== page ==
A Day in the Life of an Operations Manager:  Duties and Responsibilities

An operations manager on a score board planning
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Duties of an Operations Manager: Building an efficient business with an optimized operational procedure is a simple way, to sum up the duties of an operations manager. They ensure the continuity of a business by handling daily operations and ensuring profitability in all processes. 

In most businesses, operations managers oversee the road map of their organization. They take charge of all the activities happening behind the scenes. 

If you are interested in this career path, this content is for you. Read on for details on the essentials for this career.

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What is an Operation Manager?

An operations manager is a key figure within an organization responsible for optimizing and overseeing the core operational functions of a business. 

They coordinate various departments and resources to achieve smooth execution and maximize efficiency. From manufacturing, retail, healthcare, or any other industry, their impact touches every corner of the business.

More so, operations managers wear many hearts and there are different levels to this role and different titles describing the same person. For instance, sometimes operation managers are known as chief operating officers or COOs. 

In other instances, they are called general managers. Consequently, operations managers create the paths for a smooth flow of business proceedings.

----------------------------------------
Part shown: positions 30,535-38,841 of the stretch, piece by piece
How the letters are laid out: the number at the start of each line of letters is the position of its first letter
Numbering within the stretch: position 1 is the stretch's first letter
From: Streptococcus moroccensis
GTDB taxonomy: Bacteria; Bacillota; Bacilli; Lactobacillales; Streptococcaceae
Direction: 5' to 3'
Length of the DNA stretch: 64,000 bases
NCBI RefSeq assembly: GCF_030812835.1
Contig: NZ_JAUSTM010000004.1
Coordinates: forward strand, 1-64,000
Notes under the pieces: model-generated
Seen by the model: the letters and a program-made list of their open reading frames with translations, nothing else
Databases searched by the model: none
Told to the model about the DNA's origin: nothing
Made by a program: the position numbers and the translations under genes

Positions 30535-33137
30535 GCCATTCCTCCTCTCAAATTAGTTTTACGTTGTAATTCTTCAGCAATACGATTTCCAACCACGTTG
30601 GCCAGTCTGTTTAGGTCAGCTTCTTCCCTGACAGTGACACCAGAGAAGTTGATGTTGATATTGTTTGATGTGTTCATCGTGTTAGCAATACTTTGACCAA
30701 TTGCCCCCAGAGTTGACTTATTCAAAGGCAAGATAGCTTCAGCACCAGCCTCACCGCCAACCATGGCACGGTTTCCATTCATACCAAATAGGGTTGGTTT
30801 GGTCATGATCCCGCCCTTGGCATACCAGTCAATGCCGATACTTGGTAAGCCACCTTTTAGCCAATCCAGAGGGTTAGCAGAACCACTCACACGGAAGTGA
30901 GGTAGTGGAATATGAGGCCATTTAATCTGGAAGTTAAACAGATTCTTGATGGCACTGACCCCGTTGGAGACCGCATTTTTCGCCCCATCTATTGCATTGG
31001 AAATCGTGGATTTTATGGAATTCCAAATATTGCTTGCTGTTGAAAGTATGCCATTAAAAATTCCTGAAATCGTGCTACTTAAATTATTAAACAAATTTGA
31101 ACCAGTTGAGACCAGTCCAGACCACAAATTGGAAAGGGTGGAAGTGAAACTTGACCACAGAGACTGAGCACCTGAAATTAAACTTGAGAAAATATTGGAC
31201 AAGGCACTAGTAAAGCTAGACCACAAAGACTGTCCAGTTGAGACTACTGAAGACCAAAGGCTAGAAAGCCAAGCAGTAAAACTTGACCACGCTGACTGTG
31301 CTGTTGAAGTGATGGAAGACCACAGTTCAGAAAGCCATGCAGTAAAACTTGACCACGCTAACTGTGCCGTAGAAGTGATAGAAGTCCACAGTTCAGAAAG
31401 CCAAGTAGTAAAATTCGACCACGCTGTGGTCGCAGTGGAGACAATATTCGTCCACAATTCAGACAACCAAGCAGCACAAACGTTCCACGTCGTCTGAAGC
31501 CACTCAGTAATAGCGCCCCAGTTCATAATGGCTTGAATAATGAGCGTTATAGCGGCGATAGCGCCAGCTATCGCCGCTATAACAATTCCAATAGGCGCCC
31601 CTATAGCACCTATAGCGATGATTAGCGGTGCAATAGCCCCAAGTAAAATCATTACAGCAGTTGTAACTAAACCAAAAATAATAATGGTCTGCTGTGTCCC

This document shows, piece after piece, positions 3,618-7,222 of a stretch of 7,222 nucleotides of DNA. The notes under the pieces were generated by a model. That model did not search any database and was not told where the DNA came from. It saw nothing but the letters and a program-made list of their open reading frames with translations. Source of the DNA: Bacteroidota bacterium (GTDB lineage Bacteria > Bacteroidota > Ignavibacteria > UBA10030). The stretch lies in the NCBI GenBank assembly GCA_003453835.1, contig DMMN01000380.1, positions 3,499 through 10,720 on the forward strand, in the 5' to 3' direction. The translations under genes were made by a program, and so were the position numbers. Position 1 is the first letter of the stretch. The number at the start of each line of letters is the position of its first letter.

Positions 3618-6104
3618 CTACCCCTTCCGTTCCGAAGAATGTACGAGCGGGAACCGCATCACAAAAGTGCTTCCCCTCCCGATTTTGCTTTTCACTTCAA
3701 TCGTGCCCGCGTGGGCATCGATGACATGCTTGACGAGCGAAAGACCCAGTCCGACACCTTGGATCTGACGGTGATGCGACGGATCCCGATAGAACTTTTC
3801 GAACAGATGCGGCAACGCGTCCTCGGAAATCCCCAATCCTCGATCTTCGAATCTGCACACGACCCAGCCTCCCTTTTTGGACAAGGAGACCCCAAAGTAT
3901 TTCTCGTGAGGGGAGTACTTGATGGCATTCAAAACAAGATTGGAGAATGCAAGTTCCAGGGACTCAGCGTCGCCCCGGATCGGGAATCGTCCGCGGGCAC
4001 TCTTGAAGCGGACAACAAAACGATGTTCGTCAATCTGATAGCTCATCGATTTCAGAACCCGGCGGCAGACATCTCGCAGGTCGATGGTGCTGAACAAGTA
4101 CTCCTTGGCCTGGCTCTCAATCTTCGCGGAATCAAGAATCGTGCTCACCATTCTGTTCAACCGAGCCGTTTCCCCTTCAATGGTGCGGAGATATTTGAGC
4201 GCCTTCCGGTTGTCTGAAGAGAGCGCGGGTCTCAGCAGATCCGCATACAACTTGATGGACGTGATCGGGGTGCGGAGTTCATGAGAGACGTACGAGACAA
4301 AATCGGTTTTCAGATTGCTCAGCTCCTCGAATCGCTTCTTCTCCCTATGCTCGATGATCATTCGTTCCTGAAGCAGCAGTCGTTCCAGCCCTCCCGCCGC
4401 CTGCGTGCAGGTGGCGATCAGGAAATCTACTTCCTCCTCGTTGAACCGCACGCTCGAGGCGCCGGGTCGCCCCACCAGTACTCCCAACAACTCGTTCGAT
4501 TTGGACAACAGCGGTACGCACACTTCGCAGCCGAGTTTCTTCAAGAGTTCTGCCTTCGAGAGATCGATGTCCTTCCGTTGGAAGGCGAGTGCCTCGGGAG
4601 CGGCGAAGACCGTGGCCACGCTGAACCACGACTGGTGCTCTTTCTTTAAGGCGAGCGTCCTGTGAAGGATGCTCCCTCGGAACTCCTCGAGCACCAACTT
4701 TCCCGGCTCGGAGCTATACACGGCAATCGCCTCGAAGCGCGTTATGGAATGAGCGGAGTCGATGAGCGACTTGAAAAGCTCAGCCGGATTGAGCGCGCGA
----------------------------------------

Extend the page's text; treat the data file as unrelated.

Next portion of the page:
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What does an Operation Manager do?

Operation managers are highly skilled professionals. Hence, depending on the industry, the duties of an operations manager are diverse.

In a glimpse, operation managers ensure the smooth flow of an organization’s operation processes. This covers the allocation of resources for different projects, and designing standard procedures to enhance and maximize efficiency across various departments.

Additionally, Operation managers also oversee the performance of employees by ensuring the availability or provision of a conducive workspace to improve workers’ creativity. 

More so, they organize. training, seminars, and quality management sessions to equip workers with the right skills for office operation and overall goal performance.

Duties and Responsibilities to the Operating Manager